What is Temporary Protected Status?

January 3, 2018 11:40 am
by David Jakeman

Say you’re currently in the United States when something catastrophic happens in your home country. Maybe a devastating earthquake hit. Perhaps civil war has broken out. Or there’s a major Ebola outbreak. At any rate, it’s a terrible time to head home because everything there is in shambles. In these kinds of situations, the United States has the option of allowing you to stay in the country until the trouble clears up back home. This is known as Temporary Protected Status (TPS).

Benefits of TPS

Although TPS is inherently unstable, it has significant benefits. You cannot be detained by immigration authorities because of your status, nor can you be removed from the United States. You are allowed to work after obtaining your Employment Authorization Document (EAD). And you might be allowed to travel internationally. These benefits last as long as you have TPS, which, for people from certain countries, has meant decades.

Who Qualifies for TPS?

People from struggling countries don’t automatically receive TPS. The Secretary of Homeland Security must first designate your particular country. Once your country has received TPS status, you can apply to stay in the US until things improve back home. Of course, you must meet the eligibility requirements:

  • You must be a national of a country with TPS, or, if you don’t have a nationality, you must show that the country in question is where you last habitually resided./li>
  • You must file your application during the initial eligibility period or during a re-registration period. If you miss the filing date, you may be able to file a late application if you can demonstrate your application was late for good cause, such as a pending immigration application or you legally became an adult./li>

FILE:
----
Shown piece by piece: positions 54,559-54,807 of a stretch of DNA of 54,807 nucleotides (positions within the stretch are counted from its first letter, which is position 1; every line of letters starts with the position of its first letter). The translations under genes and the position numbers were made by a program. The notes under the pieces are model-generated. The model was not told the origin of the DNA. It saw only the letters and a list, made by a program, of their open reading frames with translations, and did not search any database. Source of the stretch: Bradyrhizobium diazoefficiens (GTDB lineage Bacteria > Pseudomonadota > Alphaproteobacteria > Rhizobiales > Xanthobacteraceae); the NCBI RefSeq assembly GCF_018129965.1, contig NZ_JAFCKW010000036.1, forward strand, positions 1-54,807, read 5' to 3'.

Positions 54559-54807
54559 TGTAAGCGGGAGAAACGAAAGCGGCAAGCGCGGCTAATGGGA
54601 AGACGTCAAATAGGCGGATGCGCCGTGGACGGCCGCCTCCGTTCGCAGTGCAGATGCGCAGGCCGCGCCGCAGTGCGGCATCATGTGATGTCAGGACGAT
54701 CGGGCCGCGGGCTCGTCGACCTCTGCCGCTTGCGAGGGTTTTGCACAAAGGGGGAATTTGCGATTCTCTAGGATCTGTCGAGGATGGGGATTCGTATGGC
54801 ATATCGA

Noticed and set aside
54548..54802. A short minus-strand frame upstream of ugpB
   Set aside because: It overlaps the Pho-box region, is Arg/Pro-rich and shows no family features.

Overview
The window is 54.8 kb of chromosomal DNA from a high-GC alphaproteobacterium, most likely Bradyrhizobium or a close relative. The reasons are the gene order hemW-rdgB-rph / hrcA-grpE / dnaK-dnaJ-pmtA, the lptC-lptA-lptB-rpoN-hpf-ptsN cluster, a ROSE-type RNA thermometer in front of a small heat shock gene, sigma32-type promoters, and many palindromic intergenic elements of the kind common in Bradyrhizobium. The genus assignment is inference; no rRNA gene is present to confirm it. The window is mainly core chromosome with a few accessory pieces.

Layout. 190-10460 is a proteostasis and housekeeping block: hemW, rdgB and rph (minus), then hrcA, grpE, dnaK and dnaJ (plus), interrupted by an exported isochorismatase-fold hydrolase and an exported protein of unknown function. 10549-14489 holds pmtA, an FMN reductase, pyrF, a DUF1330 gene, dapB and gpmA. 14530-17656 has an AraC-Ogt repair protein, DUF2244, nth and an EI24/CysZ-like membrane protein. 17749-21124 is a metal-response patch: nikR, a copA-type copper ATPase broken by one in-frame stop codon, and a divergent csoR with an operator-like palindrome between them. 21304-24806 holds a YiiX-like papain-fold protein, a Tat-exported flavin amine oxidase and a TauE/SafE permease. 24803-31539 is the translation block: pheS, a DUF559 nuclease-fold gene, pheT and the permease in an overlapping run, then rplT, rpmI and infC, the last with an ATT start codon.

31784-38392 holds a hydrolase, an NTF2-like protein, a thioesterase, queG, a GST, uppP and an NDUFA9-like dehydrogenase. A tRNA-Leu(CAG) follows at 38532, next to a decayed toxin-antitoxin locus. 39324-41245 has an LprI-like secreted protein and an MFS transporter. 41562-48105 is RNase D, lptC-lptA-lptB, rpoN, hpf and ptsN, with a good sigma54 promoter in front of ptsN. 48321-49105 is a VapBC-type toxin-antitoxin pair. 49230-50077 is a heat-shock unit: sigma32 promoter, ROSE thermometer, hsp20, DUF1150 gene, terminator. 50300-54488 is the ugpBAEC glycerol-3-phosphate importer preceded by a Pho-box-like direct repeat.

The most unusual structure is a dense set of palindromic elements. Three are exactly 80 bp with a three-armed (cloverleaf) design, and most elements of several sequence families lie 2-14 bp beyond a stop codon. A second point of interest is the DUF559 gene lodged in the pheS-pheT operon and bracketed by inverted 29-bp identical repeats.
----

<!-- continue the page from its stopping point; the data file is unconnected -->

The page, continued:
• You have been continuously physically present in the US since the most recent TPS designation date for your country./li>
  • You have been continuously residing in the US from a certain, country-specific date. The USCIS website lists the dates for each country.

Disqualification for TPS

Of course, there are also reasons why you might not be eligible for TPS, including a felony or multiple misdemeanor convictions, persecution of someone else, or involvement or incitement of terrorist activity. You also might be inadmissible. Or, you might have missed the filing deadlines for the initial registration or the re-registration.

Long-Term Uncertainty

One of the big criticisms of TPS is that it leaves people in limbo. They usually can’t adjust their status, and their immigration status is entirely subject to the whims of the government. Every six, twelve, or eighteen months, the Secretary of Homeland Security has to renew a country’s TPS and people have to re-register to maintain their status. This is a continual headache. Still, it’s worth the hassle to maintain a legal immigration status.

A number of countries currently have TPS: El Salvador, Haiti, Honduras, Nepal, Nicaragua, Somalia, South Sudan, Syria, Yemen. However, several countries – Sudan, Haiti, and Nicaragua – have recently lost TPS, but they have transition windows to help ease the transition for people. The Department of Homeland Security also announced they would soon make a decision about whether or not to extend Honduras’ TPS designation anymore. These are changes that will potentially affect hundreds of thousands of people and could have a major impact on both the US and foreign economies.

If you are among those potentially affected by the policy changes, it would be wise to contact a qualified immigration lawyer to see what options you might have. If you live in the Sixth or Ninth Circuits, you may have a chance to adjust your status. The Sixth and Ninth Circuits include the states of Kentucky, Michigan, Ohio and Tennessee, Alaska, California, Hawaii, Idaho, Montana, Nevada, Washington, and Oregon. Immigration lawyers in these states will be able to help you know the best course of action for your personal situation.

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